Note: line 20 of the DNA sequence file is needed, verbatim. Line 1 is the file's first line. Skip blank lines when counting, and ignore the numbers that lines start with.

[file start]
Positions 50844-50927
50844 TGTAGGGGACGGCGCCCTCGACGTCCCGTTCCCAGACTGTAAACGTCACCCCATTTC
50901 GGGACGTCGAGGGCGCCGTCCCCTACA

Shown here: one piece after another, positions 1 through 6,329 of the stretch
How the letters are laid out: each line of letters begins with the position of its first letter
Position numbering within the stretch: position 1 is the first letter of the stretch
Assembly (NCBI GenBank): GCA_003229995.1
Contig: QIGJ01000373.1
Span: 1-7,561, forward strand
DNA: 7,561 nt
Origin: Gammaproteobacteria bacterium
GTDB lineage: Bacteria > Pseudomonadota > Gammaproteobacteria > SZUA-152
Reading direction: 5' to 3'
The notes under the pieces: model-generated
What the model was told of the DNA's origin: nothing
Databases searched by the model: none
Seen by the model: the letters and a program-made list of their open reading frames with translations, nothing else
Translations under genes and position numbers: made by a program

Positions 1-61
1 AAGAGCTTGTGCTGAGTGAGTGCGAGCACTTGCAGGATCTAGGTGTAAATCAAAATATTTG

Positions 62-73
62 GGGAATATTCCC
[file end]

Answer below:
1 AAGAGCTTGTGCTGAGTGAGTGCGAGCACTTGCAGGATCTAGGTGTAAATCAAAATATTTG